DAILY MAIL COMMENT: Cut house arrest to help UK bounce back
Despite boosting the nation’s spirits by ruling out New Year’s Eve-wrecking Covid restrictions for England, the PM made ominously clear that curbs could still be imposed next month if the virus runs wild.
The key metric would be if an Omicron wave began putting unendurable pressure on hospitals.
Leave aside the rights and wrongs of whether a largely vaccinated population ought to be treating the cash-guzzling NHS as if it was the sickly patient.
But it would be a grim irony indeed if oppressive measures were introduced to protect it from buckling, not due to a tidal wave of cases but because so many doctors and nurses were ill or self-isolating.
Boris Johnson has made ominously clear that Covid curbs could still be imposed next month
Yet over-restrictive Government rules that compel anyone testing Covid-positive to stay off work for seven days make that cheerless prospect very real.
With 5 per cent of health care staff currently in purdah – even if no longer infectious – the NHS faces meltdown.
Staff absenteeism now poses a bigger threat to patient care than infections, with harrowing consequences. Treatments and diagnoses delayed, operations cancelled – consigning millions to pain and anguish.
And this mandatory house arrest is not just wreaking havoc on the health service.
Staff shortages mean factories, shops and hospitality venues are pulling down the shutters. Emergency services, supply chains and trains are suffering serious disruption.
Rather than help pandemic-pummelled Britain clamber back to its feet, workers are stuck pointlessly at home.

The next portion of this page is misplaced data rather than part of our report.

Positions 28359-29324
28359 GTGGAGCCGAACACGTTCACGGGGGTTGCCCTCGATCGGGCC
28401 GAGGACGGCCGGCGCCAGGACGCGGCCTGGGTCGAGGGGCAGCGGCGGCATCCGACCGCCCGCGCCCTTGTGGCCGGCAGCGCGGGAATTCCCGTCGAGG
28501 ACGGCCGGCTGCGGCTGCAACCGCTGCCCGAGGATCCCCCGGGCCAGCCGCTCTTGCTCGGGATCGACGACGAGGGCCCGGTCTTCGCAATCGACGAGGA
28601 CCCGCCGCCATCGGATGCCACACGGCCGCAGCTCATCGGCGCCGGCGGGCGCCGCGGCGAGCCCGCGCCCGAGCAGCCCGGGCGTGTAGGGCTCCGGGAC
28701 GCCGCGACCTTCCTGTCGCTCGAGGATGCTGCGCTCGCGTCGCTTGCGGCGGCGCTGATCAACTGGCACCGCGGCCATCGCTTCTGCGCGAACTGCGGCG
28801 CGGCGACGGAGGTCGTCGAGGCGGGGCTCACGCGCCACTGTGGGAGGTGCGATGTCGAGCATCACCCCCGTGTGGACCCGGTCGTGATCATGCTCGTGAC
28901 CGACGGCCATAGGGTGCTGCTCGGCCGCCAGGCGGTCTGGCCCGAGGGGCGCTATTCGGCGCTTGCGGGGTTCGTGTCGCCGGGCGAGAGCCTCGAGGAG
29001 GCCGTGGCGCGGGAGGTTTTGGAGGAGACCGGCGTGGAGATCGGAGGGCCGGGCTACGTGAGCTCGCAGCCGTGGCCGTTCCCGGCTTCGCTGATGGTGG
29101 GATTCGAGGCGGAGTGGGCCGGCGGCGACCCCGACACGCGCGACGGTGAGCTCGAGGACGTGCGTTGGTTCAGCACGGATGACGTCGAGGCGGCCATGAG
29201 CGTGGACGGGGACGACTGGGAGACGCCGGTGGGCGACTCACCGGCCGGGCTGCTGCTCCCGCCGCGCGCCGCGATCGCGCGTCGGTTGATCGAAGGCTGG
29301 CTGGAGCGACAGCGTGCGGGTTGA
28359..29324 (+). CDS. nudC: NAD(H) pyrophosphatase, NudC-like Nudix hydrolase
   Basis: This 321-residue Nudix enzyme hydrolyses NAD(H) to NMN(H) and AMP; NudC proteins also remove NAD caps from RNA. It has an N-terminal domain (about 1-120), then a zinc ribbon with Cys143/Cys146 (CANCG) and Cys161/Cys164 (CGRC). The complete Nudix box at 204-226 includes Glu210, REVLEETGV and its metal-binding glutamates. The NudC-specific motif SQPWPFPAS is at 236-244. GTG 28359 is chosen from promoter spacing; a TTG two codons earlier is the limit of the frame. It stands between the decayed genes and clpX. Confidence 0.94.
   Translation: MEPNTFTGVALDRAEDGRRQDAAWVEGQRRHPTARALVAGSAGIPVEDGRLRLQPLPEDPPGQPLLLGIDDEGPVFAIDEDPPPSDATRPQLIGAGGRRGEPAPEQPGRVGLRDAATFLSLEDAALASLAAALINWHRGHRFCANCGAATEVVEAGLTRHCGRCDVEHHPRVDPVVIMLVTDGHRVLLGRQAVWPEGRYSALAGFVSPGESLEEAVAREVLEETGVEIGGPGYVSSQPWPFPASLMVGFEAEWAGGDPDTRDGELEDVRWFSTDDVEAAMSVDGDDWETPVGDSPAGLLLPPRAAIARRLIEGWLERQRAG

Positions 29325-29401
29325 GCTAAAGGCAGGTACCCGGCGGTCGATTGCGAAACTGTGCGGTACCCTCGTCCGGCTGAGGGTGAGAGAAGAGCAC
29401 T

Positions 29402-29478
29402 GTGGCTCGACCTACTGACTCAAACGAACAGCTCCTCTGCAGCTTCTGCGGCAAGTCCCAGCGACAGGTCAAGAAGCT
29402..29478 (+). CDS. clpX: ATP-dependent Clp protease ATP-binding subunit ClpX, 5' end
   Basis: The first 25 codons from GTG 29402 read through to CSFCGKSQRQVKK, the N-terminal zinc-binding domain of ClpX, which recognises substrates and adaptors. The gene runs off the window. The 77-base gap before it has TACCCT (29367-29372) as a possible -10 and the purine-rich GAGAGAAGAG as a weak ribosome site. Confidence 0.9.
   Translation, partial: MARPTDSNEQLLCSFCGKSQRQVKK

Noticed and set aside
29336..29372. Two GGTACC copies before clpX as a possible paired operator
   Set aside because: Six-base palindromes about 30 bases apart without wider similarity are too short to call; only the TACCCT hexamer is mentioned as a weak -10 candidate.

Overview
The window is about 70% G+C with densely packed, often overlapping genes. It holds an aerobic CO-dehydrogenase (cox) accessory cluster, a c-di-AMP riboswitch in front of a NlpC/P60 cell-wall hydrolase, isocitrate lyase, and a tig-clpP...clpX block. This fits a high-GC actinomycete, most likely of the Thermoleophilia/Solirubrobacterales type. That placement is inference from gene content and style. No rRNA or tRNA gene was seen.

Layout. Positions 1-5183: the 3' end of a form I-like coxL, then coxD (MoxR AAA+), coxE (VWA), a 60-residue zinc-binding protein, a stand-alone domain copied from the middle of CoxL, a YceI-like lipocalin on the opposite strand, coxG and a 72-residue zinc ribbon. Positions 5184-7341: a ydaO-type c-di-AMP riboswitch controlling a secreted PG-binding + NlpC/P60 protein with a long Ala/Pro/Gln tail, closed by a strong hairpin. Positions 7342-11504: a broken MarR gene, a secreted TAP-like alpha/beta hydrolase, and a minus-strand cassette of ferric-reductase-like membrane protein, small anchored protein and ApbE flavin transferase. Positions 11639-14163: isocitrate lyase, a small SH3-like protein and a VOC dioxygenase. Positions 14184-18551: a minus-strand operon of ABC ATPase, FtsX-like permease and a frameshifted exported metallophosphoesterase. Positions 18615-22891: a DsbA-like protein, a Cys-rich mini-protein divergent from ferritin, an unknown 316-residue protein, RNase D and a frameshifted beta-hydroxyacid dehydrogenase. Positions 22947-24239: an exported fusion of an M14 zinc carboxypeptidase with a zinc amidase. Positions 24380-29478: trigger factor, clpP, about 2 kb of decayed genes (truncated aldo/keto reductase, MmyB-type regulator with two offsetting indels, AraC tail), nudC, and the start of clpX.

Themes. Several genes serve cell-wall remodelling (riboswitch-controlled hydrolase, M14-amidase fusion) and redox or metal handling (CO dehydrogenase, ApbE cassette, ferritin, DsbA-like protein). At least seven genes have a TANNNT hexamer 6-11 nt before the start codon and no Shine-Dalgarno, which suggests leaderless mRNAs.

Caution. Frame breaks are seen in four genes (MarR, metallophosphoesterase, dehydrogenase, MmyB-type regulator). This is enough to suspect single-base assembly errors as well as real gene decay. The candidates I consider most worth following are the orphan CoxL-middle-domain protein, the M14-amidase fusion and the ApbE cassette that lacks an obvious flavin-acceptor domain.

The solution to this problem (which has frustrating echoes of the ‘pingdemic’) is for ministers to relax the restrictions.
A raft of positive signals supports this course of action. Eminent scientists say the virus is becoming no worse than a common cold.
Many Covid patients are in hospital for other reasons, and their stays are shorter. Admissions are not rising steeply. Crucially, most severely ill people are unjabbed.
Last week, this paper applauded the quarantine period being slashed from ten to seven days. Now Boris Johnson must mirror America and cut it to five days for those who have recovered. Not to do so would be an egregious act of self-harm.
Our economy is predicted to outstrip the rest of the G7 next year as post-Brexit Britain roars back from the virus. That will help us to begin repaying the mountainous debts racked up during the pandemic.
But if the PM retreats into a cave of caution and fails to tackle the self-isolation crisis, the country will instead grind to a ruinous and debilitating halt.
Belts are tight enough
The cost-of-living storm about to batter millions of hard-pressed families will soon get even more violent.
Most are bracing themselves for the impact of soaring energy bills, national insurance rises and 30-year high inflation to hit their finances.
But as the Mail reveals today, thanks to a Government sleight-of-hand, many local authorities are hiking council tax by as much as 6 per cent.
The reason for this increase, which many can ill afford, is to give threadbare social care budgets a boost.
But despite previous injections of funds, provision for the elderly is deteriorating.
When families are so badly squeezed, it’s imperative that each penny is spent wisely – and doesn’t simply line fatcats’ pockets.
- By supergluing themselves to motorways, the eco-dolts of Insulate Britain have shot themselves in their green feet. First, their imbecilic stunts hardened minds against environmentalism, while wrecking school runs and snarling up emergency vehicles. Now we learn that police spent £4.3million of taxpayers’ money unsticking these narcissists from roads – enough to insulate thousands of homes.